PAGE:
New caption quality rules take effect in the US

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Monday, 16 March 2015 16:19pm

The Federal Communications Commission (FCC) has introduced new quality rules for closed captions on television which come into effect in the US on 16 March 2015.

Left hand pointing remote control towards TV. Image credit: via Flickr

Under the new rules, TV broadcasters and other video programming distributors (VPDs) must ensure that captions meet quality standards in the following areas:

  • Accuracy: captions must match program dialogue, be correctly spelled and punctuated, and provide essential non-verbal information.
  • Synchronicity: Captions must coincide as closely as possible with the audio.
  • Completeness: The entire program should be captioned.
  • Placement: Captions should be viewable, not block other important on-screen information, and be the appropriate size for legibility.

The FCC acknowledges that the above standards will not always be achievable for live and near-live programs, and that there will be delays in live captions, but expects broadcasters to do everything they can to help facilitate the captioning process.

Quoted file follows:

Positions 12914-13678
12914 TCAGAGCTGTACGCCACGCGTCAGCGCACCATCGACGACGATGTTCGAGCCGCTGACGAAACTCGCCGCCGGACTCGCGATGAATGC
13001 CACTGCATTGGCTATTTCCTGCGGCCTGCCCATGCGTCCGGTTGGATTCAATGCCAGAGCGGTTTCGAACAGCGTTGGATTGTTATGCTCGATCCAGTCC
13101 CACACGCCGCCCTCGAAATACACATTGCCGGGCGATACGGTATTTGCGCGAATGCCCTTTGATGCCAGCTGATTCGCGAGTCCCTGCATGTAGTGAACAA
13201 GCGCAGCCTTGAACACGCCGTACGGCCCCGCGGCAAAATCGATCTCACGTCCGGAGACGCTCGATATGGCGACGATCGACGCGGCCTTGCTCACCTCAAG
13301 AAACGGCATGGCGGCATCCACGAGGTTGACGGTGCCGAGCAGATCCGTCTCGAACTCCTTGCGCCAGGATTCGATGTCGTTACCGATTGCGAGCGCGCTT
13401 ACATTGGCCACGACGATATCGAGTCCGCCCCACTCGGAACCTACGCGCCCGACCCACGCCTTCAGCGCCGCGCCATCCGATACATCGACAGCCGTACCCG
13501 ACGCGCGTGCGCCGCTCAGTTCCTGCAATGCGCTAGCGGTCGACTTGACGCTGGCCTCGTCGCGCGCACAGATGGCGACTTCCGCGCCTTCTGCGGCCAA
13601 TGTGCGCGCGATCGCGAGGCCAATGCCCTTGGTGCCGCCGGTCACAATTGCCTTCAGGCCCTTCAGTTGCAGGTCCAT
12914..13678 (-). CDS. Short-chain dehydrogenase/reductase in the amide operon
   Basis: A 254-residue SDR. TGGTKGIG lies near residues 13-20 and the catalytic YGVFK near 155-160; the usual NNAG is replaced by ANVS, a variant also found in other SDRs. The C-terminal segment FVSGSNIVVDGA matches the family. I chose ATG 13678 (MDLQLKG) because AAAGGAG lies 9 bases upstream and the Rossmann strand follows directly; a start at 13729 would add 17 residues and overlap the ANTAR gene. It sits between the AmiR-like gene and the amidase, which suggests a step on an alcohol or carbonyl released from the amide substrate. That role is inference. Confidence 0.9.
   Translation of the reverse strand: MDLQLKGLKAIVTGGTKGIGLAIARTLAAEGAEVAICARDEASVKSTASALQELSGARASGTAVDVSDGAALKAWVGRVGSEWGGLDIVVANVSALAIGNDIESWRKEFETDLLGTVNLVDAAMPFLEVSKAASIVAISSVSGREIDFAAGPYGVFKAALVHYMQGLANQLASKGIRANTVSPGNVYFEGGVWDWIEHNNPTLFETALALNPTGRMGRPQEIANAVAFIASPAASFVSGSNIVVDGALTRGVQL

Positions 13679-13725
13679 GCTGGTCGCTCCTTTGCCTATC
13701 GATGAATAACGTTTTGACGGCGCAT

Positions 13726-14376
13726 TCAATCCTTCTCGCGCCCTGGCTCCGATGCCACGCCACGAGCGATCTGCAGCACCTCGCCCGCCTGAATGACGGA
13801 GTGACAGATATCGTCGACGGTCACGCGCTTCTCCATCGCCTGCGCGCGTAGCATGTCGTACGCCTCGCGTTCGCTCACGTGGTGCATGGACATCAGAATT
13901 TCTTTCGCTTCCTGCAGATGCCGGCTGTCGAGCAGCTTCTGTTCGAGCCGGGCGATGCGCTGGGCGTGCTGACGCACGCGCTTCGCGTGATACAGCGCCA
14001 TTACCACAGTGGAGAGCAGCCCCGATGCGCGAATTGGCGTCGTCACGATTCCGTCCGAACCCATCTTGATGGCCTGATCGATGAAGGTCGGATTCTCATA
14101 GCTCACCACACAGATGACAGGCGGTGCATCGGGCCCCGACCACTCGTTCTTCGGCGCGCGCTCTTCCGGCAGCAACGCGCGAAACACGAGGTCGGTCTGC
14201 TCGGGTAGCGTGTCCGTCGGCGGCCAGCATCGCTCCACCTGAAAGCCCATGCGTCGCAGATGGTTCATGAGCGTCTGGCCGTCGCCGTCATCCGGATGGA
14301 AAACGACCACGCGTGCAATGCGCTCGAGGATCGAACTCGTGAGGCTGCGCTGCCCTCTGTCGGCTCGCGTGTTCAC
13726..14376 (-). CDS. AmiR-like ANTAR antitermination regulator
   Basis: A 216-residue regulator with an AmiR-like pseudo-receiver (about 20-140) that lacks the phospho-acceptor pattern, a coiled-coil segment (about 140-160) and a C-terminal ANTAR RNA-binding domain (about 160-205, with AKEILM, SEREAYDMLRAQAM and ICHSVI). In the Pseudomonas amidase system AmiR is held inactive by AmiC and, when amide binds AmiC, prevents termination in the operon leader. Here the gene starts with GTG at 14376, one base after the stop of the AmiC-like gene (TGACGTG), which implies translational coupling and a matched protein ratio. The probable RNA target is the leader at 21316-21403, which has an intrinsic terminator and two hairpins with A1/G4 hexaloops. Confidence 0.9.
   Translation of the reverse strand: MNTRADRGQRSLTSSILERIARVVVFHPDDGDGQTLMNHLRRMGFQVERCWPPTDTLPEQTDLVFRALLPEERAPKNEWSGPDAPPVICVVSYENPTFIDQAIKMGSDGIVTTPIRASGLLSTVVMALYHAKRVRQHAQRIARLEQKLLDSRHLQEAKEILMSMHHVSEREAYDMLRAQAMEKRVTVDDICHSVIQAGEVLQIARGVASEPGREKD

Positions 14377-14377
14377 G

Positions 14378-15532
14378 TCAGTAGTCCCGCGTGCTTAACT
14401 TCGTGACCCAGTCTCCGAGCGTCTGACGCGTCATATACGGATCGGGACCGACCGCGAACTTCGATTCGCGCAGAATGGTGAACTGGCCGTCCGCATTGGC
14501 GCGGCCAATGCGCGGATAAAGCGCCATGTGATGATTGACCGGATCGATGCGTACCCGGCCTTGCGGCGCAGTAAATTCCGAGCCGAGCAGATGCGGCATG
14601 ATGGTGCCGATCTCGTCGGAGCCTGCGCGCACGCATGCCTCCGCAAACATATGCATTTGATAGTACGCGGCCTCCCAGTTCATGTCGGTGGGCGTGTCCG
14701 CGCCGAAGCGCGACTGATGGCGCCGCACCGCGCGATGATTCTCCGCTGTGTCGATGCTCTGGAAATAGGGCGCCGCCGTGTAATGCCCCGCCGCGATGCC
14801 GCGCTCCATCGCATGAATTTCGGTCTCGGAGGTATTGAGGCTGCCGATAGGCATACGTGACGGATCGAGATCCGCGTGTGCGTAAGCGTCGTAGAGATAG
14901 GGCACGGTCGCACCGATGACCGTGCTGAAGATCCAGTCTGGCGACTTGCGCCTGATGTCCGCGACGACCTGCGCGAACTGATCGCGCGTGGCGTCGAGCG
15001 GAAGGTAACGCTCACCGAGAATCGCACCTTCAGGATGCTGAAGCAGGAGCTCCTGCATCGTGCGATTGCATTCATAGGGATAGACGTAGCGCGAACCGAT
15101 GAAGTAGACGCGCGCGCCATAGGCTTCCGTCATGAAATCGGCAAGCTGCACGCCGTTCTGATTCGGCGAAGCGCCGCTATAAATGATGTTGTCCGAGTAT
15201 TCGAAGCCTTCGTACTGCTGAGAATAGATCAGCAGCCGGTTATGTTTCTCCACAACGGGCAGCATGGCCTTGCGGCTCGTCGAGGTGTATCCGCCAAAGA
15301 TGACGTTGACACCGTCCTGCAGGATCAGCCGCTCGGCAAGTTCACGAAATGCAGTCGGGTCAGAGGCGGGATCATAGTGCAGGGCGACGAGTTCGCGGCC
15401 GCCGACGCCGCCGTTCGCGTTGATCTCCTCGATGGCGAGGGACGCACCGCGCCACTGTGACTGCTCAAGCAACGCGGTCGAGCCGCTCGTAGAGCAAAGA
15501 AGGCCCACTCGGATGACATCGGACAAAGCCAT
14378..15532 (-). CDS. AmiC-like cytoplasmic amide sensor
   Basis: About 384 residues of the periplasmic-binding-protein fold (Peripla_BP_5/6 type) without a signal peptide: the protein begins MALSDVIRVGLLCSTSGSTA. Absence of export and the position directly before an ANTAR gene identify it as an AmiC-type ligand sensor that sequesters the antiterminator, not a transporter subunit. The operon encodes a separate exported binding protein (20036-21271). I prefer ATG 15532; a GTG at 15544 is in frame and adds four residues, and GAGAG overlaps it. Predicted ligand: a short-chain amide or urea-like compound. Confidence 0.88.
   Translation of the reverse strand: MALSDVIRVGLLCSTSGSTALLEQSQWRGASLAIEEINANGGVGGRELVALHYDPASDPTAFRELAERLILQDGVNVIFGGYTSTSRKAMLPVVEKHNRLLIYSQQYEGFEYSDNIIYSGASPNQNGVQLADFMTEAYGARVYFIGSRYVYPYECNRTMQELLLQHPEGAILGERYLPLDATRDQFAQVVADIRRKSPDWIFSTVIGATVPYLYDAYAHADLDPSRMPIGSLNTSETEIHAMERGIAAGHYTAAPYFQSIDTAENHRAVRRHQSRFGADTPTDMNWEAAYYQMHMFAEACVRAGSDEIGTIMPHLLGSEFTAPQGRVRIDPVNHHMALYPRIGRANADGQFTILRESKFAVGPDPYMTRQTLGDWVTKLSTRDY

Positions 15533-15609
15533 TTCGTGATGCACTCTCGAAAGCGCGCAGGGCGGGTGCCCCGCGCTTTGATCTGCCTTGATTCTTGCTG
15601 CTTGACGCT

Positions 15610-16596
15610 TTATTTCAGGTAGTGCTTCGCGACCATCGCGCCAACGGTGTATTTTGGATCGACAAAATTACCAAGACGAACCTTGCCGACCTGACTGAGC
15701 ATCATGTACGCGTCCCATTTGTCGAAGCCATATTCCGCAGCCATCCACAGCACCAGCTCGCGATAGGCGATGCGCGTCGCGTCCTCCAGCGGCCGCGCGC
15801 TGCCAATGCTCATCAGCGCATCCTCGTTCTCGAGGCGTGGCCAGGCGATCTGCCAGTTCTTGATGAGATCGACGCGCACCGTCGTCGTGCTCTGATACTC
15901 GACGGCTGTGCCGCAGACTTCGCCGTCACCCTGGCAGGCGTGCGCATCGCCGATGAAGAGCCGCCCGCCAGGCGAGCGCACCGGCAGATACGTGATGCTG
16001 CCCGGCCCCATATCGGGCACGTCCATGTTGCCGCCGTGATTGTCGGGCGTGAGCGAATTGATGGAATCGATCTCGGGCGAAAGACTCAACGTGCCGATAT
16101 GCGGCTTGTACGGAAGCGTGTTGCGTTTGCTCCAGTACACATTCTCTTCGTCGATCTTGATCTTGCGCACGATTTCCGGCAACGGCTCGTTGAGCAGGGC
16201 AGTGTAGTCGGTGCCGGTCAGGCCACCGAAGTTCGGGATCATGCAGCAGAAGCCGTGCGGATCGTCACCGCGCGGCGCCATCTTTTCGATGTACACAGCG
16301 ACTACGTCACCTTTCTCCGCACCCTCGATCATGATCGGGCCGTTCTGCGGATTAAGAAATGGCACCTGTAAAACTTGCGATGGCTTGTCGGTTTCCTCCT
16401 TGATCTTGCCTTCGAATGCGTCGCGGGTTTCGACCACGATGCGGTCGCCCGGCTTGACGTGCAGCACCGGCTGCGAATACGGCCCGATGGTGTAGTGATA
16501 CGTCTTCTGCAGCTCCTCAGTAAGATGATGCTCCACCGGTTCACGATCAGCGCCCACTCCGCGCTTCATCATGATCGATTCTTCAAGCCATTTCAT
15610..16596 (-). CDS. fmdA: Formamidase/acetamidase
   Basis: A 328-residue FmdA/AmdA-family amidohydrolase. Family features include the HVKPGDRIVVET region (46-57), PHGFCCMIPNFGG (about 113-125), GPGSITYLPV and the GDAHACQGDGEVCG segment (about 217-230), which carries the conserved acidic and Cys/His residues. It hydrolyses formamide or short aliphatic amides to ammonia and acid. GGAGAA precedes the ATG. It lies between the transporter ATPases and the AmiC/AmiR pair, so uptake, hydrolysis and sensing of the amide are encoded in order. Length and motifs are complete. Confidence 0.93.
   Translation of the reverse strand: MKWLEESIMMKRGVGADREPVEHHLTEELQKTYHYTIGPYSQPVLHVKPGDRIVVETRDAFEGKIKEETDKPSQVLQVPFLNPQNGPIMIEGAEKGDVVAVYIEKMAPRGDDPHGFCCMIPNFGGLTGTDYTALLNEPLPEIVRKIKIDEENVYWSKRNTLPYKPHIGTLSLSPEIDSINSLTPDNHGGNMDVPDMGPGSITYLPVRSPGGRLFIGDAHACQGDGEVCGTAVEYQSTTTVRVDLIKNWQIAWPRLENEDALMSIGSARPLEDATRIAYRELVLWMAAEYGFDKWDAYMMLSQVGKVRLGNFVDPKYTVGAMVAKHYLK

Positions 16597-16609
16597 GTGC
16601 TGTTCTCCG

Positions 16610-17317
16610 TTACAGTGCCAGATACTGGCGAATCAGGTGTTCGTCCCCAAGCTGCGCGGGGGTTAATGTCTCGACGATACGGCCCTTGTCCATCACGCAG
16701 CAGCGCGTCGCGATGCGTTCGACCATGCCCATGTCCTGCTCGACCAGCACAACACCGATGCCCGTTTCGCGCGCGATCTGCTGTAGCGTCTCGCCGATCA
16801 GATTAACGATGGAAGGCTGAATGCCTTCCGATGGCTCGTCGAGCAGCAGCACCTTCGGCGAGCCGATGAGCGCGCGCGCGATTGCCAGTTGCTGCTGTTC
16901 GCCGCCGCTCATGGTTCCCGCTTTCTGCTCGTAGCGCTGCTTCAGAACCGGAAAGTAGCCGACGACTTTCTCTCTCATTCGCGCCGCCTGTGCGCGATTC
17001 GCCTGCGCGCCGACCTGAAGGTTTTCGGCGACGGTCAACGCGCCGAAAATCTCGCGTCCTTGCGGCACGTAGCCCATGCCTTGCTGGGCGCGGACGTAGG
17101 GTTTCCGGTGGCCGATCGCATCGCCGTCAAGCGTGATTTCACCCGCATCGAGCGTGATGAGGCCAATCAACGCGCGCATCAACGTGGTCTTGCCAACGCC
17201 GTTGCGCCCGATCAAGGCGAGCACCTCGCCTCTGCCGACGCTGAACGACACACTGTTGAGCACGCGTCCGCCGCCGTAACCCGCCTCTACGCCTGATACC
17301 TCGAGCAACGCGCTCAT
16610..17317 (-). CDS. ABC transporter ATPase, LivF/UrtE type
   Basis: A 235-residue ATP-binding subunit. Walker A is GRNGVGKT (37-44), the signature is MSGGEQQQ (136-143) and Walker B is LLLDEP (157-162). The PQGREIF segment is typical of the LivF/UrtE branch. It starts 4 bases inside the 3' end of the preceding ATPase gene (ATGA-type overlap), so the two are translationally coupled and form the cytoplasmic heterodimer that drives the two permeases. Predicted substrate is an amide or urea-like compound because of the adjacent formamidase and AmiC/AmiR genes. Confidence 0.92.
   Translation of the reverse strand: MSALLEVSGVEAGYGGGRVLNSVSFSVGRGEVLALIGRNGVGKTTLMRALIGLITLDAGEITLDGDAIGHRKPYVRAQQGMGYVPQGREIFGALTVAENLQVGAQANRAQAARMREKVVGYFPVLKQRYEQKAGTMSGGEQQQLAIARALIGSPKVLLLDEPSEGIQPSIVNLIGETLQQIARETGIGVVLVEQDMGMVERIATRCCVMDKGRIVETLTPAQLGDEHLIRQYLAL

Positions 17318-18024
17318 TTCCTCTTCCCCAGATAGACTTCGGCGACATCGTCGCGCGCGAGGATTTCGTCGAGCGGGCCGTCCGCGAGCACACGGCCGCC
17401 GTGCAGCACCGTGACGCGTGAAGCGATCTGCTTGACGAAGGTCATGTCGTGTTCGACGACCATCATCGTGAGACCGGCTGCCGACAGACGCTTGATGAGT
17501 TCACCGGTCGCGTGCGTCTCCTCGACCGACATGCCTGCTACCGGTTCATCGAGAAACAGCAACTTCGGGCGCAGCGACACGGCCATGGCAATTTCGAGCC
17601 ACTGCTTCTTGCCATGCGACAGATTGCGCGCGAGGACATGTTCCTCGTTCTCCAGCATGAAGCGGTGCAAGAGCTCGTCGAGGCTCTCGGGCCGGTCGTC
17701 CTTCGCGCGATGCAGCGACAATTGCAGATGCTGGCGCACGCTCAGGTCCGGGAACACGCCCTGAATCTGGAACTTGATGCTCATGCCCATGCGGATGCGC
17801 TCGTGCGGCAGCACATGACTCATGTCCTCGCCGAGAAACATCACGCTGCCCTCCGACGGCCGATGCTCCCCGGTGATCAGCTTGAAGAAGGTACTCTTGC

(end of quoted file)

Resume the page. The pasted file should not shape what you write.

Broadcasters and VPDs must also keep records of their caption monitoring and equipment maintenance activities for a minimum of two years, and submit these to the FCC upon request.

This is the first time that the FCC has imposed rules about caption quality, and follows years of lobbying by Deaf and hearing impaired viewers and their advocacy groups. The rules are similar to those put in place in Australia through the Australian Communications and Media Authority’s Television Caption Quality Standard.

On 17 March, the first meeting of the FCC’s Disability Advisory Committee will take place. Its role is to “provide advice and recommendations to the Commission on a wide array of disability matters within the jurisdiction of the Commission and facilitate the participation of people with disabilities in proceedings before the Commission”. The meeting will be available to watch as a live webcast with closed captioning.

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